New for fall: A few of the chef’s favorite hearty fall specials are crepes stuffed with duck confit and wild mushrooms with leek beurre blanc; salmon wrapped with bacon over tomato, mushroom and artichoke stew and topped with shoestring potatoes; a grilled swordfish with ratatouille and Dijon dill vinaigrette; cassoulet; braised lamb shank with mushroom barley; wild boar chop with truffled mashed potatoes in a mushroom brandy sauce; and venison medallions au poivre with potato croquettes, haricot verts and sherry demi-glace.

Insider tip: Take a seat near the front of the restaurant so you can watch people stroll past on the sidewalk.

Details: 24 E. Central Ave., Pearl River. 845-735-5565.

Sidewalk Bistro: Brass­erie-style (big mirrors, mahogany bar, lots of wine) and simple but elegant bistro food, including salads, organic chicken, rack of lamb and steaks and mussels with frites. Owner Daout Celestin is the former maitre d’ at Xaviars at Piermont, and his new head chef, Xavier Mayonove, is formally from La Cote Basque in Manhattan.

New for fall: Look out for the housemade trio de canard — duck breast, duck confit and foie gras — with sweet potato, caramelized endives and marmalade of plums. For fish lovers, there will be a sauteed scallops and a shrimp dish with panisse and tomato vinaigrette.

Insider tip: Waitress Harriet Dunkerley, a trained professional singer, has been known to honor song requests and has brought tears to people’s eyes with her beautiful voice.

Details: 482 Piermont Ave., Piermont. 845-680-6460.

Commissary: Dan Foti, the former owner of The Baker’s Wife, now has a modern restaurant in the spot where the Village Grille used to be, near the train tracks in Tappan. The gutsy, creative New American cuisine is served in a casual setting with burnt orange walls, white tablecloths and eclectic artwork. The dishes, which change seasonally, are sophisticated with a great balance of flavor and texture.

New for fall: With the chill approaching, comfort foods such as buttermilk fried chicken with polenta and collard greens, and grilled rib eye steak with pinot noir sauce and roasted vegetables will warm you up. Another favorite is the butternut squash agnolini.

Insider tip: There are nightly specials, but they sell out quickly. Call ahead to find out what’s on the menu.

Details: 65 Old Tappan Road, Tappan. 845-398-3232.

Woody’s Parkside Grill: You step through a nice entrance decorated with flowers into a large bar area with a convivial crowd that seems to say “popular neighborhood gathering place.” But once in the dining area, the decor is warm, softly lit and cozy. And when you see what comes out of the kitchen, it becomes clear that the food is the star. The menu is American-European cuisine, especially Eastern European, reflecting the heritages of the husband-and-wife owners, Deborah and Woody Lovrich. Woody’s serves lunch and dinner Tuesday to Sunday. It also offers a $29 three-course prix fixe dinner, $6.95 lunch specials Tuesday through Friday, and $14.95 dinner specials Tuesday and Wednesday.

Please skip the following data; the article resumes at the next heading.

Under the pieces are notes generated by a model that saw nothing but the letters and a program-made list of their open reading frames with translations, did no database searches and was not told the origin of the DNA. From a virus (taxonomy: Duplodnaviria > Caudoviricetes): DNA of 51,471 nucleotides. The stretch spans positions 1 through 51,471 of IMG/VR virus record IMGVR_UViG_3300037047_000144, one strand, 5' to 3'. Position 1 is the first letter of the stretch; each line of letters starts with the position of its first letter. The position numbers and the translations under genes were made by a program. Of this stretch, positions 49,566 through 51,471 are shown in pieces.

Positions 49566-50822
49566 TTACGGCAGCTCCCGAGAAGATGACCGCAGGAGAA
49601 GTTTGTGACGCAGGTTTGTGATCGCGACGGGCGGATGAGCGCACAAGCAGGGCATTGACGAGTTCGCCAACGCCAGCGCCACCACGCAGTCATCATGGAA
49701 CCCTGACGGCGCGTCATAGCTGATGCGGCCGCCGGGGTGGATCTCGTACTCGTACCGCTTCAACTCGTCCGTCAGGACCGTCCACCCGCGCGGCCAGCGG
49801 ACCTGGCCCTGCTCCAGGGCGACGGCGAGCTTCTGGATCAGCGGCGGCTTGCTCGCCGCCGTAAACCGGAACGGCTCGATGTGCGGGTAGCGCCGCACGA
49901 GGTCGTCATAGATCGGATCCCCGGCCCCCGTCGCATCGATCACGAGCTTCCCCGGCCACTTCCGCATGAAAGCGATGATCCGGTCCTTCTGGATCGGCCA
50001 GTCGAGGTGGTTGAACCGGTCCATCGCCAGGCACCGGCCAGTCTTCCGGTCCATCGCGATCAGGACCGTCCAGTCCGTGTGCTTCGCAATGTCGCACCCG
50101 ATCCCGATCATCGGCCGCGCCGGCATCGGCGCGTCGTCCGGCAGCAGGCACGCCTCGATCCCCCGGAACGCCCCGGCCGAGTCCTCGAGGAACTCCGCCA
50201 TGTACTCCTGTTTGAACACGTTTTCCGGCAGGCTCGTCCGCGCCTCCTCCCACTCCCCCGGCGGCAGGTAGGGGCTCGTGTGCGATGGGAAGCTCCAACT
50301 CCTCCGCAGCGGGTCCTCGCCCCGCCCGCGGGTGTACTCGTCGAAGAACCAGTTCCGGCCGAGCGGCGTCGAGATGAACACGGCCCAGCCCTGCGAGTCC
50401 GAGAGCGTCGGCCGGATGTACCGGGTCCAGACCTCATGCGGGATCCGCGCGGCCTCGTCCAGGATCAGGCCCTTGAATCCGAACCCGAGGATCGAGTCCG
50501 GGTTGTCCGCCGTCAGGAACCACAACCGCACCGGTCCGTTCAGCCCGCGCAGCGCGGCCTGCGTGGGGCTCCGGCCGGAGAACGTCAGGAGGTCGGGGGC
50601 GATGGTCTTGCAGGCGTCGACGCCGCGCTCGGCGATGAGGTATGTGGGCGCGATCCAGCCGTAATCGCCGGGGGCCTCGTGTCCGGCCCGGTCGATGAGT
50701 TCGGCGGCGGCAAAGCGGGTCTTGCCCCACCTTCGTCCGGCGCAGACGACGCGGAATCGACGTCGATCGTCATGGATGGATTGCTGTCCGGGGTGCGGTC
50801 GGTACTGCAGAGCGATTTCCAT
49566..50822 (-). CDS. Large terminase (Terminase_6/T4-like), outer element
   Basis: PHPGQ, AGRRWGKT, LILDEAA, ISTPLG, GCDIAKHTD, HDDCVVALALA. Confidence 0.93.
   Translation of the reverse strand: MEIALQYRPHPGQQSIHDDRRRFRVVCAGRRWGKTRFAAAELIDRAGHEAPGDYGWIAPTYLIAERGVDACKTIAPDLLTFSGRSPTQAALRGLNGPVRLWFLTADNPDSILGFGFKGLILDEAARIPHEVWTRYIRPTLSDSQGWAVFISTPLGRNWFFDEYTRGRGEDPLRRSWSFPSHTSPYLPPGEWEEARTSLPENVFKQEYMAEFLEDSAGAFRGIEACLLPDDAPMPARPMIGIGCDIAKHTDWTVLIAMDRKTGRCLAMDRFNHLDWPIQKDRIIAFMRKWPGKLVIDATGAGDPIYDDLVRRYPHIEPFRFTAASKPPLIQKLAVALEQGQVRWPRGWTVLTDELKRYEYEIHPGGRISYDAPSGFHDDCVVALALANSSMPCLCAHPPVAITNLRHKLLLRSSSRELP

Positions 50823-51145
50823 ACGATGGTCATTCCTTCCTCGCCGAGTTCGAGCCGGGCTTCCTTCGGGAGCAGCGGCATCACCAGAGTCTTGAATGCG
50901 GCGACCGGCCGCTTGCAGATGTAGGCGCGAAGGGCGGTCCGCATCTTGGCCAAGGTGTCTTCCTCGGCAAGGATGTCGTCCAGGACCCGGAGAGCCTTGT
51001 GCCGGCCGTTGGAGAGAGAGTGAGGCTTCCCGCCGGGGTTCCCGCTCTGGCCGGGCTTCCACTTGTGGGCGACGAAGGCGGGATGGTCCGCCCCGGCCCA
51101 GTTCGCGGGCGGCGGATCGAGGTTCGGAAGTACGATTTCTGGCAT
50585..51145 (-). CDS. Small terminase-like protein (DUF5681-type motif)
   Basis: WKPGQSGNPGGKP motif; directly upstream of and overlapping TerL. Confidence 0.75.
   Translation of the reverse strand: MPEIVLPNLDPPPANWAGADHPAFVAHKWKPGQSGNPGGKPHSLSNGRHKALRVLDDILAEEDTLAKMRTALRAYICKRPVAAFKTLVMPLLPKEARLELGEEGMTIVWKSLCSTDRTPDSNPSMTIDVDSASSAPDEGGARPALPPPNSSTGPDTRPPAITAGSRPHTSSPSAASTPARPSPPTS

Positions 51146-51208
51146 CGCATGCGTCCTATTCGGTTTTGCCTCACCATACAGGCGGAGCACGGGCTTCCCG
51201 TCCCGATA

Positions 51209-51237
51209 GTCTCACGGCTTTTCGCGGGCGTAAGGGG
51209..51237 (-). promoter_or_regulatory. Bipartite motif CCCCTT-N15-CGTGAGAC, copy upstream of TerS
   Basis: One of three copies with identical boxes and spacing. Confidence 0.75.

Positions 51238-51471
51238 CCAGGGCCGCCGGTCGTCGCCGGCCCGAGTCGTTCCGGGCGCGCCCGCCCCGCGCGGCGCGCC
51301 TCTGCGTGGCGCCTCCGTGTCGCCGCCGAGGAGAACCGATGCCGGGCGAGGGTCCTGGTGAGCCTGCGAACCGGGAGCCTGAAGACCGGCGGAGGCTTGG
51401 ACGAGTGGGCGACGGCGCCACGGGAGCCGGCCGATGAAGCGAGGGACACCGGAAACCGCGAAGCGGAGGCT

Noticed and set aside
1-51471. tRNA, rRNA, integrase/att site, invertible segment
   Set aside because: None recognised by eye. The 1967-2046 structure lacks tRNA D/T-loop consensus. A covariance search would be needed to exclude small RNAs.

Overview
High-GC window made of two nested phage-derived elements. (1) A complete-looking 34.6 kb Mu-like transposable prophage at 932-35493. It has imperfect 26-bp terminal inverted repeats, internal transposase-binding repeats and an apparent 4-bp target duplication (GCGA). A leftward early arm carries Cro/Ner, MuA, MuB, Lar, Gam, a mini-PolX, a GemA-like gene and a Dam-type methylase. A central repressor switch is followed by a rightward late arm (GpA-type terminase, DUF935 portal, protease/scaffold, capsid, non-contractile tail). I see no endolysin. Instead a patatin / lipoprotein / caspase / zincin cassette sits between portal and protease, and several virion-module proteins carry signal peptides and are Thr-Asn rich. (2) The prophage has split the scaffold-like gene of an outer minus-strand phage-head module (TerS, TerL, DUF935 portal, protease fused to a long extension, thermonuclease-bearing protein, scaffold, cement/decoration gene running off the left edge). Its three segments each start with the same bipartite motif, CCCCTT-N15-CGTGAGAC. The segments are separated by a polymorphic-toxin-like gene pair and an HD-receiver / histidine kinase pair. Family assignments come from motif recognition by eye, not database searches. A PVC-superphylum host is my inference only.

New for fall: Chef Deborah’s fall menu will have an emphasis on Oktoberfest fare featuring sauerbraten, red cabbage, potato pancakes, wiener schnitzel, beef roulade and bratwurst. Other fall dishes include butternut squash and apple soup, braised beef short ribs with pumpkin orzo, braised lamb shank with barley risotto, homemade pumpkin ravioli and chicken, fish and liver entrees. Save room for the homemade desserts highlighting fall classics like pumpkin cheesecake and dutch apple pie.

Insider tip: The kitchen is closed Mondays, but the bar opens at 4 p.m. with free hot dogs for Monday Night Football fans.

Details: 623 Main St., Sparkill. 845-680-6169.


About Author

Liz Johnson is content strategist for The Journal News and, and the founding editor of lohudfood, formerly know as Small Bites. As food editor, she won awards from the New York News Publishers Association, the Association of Food Journalists and the Associated Press. She lives in Nyack with her husband and daughter on a tiny suburban lot they call their farm — with fruit trees, an herb garden, and a yardful of lettuce, tomatoes, onions, shallots, cucumbers, zucchini, radishes, cabbage, peppers, Brussels sprouts and carrots and four big blueberry bushes.